into the Provo River in the study area are as follows: A) Provo Deer Creek

    (river mile 0.74) has an approximate maximum discharge on the order of 100

    sec.-ft. (Butler, 1966); B) North Fork, which enters the Provo River at

    Wildwood (river mile 3.95) has an approximate maximum discharge of about 225

    sec.-ft. (Butler, 1966); and C) South Fork which enters the Provo River at

    Vivian Park (river mile 5.32) has an approximate maximum discharge of 125

    sec.-ft. (Butler, 1966).

    The headlands of the Provo River are in the Uinta Mountains approximately

    40 miles east of Deer Creek Dam. Water is transferred from the North Fork of

    the Duchesne River to the Provo River through the Duchesne Tunnel (Ion fig.

    1) and from the Weber River along the Weber-Provo canal (fig. 1). The

    Duchesne Tunnel has a capacity of 600 sec.-ft. and the Weber-Provo canal can

    route 1000 sec.-ft. The drainage area of the Provo River above the mouth of

    Provo Canyon (river mile 11) to Deer Creek Dam (river mile 0.00) is 666 sq.

    mi. (Corps of Engineers, 1971). The Corps of Engineers (1971) has defined the

    peak discharge of the Intermediate Regional Flood (IOO-yr flood) to be 3000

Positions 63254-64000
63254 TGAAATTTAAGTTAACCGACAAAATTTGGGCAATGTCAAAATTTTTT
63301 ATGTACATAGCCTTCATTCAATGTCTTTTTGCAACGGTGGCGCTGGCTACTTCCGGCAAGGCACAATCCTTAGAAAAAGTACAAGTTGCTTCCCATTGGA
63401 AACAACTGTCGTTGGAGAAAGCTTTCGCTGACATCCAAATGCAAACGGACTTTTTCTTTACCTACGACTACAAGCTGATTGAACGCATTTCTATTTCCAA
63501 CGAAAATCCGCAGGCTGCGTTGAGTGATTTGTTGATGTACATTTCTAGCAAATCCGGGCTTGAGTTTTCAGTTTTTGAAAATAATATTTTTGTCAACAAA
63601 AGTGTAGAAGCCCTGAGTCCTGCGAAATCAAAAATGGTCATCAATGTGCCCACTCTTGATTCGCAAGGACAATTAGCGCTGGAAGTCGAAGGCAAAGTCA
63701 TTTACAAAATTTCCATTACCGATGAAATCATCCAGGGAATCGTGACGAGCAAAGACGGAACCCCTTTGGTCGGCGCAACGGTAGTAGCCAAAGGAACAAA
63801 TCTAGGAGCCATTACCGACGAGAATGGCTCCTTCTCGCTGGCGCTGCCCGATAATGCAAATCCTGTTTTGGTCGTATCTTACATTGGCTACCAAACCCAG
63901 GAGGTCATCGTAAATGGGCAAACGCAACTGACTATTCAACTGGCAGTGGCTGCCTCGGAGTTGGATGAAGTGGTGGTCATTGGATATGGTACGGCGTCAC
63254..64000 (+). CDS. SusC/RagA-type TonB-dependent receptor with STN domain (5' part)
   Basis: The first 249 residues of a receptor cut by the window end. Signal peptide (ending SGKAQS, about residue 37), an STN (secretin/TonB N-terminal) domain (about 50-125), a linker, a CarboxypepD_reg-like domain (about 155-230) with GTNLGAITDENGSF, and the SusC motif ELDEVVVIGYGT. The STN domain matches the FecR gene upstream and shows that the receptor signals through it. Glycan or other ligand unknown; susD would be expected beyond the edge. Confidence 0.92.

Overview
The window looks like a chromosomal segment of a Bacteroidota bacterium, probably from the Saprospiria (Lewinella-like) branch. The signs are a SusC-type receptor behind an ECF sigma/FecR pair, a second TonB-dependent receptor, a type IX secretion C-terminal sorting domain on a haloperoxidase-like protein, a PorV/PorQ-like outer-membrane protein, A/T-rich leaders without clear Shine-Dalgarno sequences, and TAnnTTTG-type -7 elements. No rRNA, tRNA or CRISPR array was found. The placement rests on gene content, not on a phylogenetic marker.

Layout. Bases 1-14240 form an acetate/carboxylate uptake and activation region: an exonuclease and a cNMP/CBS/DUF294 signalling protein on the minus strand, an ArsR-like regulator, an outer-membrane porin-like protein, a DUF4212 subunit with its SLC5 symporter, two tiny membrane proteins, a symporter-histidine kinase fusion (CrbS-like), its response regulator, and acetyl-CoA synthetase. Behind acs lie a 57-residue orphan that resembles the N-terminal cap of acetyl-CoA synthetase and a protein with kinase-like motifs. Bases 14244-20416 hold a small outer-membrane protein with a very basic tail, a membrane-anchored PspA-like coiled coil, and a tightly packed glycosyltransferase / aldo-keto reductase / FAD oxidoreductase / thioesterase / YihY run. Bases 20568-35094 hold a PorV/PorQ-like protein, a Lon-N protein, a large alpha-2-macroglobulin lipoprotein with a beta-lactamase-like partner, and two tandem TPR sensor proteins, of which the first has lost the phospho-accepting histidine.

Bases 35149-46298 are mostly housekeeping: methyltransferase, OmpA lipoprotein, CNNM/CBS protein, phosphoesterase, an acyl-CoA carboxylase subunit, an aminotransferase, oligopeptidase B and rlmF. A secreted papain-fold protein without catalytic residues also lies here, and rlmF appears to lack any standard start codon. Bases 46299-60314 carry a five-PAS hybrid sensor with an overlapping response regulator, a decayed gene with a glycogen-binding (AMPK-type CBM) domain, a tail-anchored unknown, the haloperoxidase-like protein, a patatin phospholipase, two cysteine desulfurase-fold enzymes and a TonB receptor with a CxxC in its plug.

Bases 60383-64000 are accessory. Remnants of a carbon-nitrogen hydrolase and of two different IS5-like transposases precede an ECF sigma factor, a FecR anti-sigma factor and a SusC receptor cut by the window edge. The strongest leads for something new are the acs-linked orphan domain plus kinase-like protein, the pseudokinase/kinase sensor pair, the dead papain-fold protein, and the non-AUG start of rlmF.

sec.-ft. and the peak discharge of the Standard Project Flood ("The most

    severe combination of meteorological conditions reasonably characteristic of

    the geographical region, excluding extremely rare combinations") to be 5200

    sec.-ft. at the mouth of Provo Canyon. Peak discharges of the Provo River

    (Corps of 'Engineers, 1971) are approximtely 2200 sec.-ft. at Deer Creek Dam

    3200 sec.-ft. at Vivian Park (river mile 5.32) and 2500 sec.-ft. at Provo,

    1300 feet downstream from the bridge at Highway 114 (river mile 17.67).

  • -4-

    Most of the population that would be affected by a fiood on the Provo

    River live in Utah County, downstream from the county line at Wildwood (river

    mile 3.95). Canyon Meadows Sales Offices (river mile 1), Deer Creek Park

    Campground (river mile 0.75), and residential buildings along Provo Deer Creek

    are the only populated zones in Wasatch County, upstream from Wildwood, that

    would be affected by a flood due to Deer Creek Dam failure. A flood along the

    Provo River below Deer Creek Dam would affect people in the cities of Orem and

    Provo which have a 1980 census population of 52,399 and 73,907 respectively,

    and represent 58 percent of the population of Utah County. A flood of the

    magnitude suggested by this report is expected to indirectly affect at least

    100,000 people due to disruption of lifelines. The residential areas

    downstream from the Utah County line to the canyon mouth include Wildwood

    (river mile 3.95), Vivian Park (river 5.32), Canyon Glen (river mile 8.2) and

    Springdell (river mile 8.6). Commercial facilities include River Bend Trailer

    Park and a general store (riyer mile 5.05), Bridal Veil Falls tram, etc.

    (river mile 7.15) and a cafe near W